Super Size Me

It’s a slow time of year for movie fans. The weeks right after the Oscar season and before the summer blockbusters are the time of year when the films that studios suspect are dogs get dumped on the cineplexes. It was so bad that Ebert and Roeper had to show old reviews last week because the studios were so ashamed of their releases they didn’t hold early showings for professional critics. I had hopes for Be Cool, but the early reviews haven’t been promising, and since I’m not a professional, I don’t have to see it if I don’t think I’ll like it.

So, I turn to DVD releases of worthy films that I missed last year.

Super Size Me is a well recognized documentary. It won a award at Sundance and was nominated for an Oscar. Director and star Morgan Spurlock heard that the United States is the fattest nation in the world and he wanted to make a movie about the main culprit for America’s expanding waistlines-fast food. His approach is unique. He conducts an experiment in which he eats nothing but McDonald’s for a whole month. Over that time, he has to have everything on the menu at least once, and if they ask him if he wants to super size his meal, he has to say yes.

I have to admit to a little skepticism about the results. I used to love McDonald’s. The Big Mac was my favorite. But even at the height of my ardor for the special sauce, I’d only eat there once or twice a week. Eventually, I decided that I didn’t like them anymore and I stopped. My theory is that you only have so many Big Macs you can eat. The point is that I can’t imagine anybody eating this stuff all the time.

Of course, some people do; you meet one in the film. That guy was able to eat two or three Big Macs a day and not gain weight or boost his cholesterol. The human body is weird. His case is one reason why this film isn’t entirely convincing.

Spurlock went about this project in a systematic fashion. He put himself under the care of three doctors and a nutritionist and confirmed that he was basically healthy when the experiment began. He also kept track of his intake. But it’s not a true experiment, of course. There’s no control group and one subject is not a large enough sample to draw any conclusions. Spurlock for some physiological reason we don’t understand, might be especially susceptible to high fat, high sugar food.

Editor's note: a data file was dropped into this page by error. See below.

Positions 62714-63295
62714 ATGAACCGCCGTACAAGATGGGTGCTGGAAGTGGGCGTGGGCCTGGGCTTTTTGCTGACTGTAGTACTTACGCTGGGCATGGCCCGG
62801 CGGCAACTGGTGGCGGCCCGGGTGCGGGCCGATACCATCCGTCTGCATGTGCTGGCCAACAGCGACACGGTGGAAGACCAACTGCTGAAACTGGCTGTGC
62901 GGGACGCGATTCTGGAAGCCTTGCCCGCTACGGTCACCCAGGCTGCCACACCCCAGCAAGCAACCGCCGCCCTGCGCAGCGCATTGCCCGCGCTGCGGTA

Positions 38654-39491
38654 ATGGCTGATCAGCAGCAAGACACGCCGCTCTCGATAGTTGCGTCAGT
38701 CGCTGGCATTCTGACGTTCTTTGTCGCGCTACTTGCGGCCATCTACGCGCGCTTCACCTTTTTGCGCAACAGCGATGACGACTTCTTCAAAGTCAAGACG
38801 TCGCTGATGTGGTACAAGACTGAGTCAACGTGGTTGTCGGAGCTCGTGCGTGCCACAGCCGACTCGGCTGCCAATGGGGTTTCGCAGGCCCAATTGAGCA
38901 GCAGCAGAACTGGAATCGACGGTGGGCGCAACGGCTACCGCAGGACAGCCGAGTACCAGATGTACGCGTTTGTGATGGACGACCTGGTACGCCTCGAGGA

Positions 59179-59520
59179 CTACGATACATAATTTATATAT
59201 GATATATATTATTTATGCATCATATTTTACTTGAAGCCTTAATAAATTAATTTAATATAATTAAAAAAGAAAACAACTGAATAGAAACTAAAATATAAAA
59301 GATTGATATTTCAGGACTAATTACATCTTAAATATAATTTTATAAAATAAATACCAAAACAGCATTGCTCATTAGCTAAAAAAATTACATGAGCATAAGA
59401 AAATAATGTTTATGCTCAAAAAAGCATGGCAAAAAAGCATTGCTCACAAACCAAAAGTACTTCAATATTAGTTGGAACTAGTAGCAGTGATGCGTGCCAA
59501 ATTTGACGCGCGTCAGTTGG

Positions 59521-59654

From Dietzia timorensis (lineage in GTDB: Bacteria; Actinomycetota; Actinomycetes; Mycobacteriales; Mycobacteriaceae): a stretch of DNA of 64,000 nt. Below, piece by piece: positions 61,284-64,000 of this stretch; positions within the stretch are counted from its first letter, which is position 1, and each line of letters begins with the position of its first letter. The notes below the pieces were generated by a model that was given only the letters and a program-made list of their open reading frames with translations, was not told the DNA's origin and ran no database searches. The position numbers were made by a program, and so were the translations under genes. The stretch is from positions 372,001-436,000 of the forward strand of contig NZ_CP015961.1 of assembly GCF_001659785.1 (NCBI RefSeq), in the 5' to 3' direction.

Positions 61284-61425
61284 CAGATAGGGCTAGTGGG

Which appears to be the case. His reaction is dramatic and alarming. He gains 25 pounds in a month, experiences mood swings, chest pains, and fatigue. His blood chemistry goes so wacky that one of the doctors begs him to call it off two thirds of the way through the month.

And you hope he does, because Spurlock is a likeable guy and you hate to see him suffer. It is the strength of the film. The camera follows him as he drives up to McDonald’s after McDonald’s, eating three meals a day under the golden arches. The ordeal and it is harrowing at times. We care because of his engaging personality. He’s quick with a smart remark and seems intelligent and friendly. But he’s also an everyman. He actually likes most of the food he’s eating, at least at first. There’s a scene where his vegan girlfriend tries to convert him to her side. He resists, admitting that he likes ham too much.

Super Size Me has apparently caused some changes-at least temporarily. McDonald’s has eliminated its super-size option and made a few other changes to its menu. If you see this you might think twice about going into a McDonald’s for awhile. As for me, I don’t go in too often these days. When I’m driving on vacation I’ll go in for an Egg McMuffin.

I don’t think I’ll change that, because those Egg McMuffins are tasty.


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March 2005
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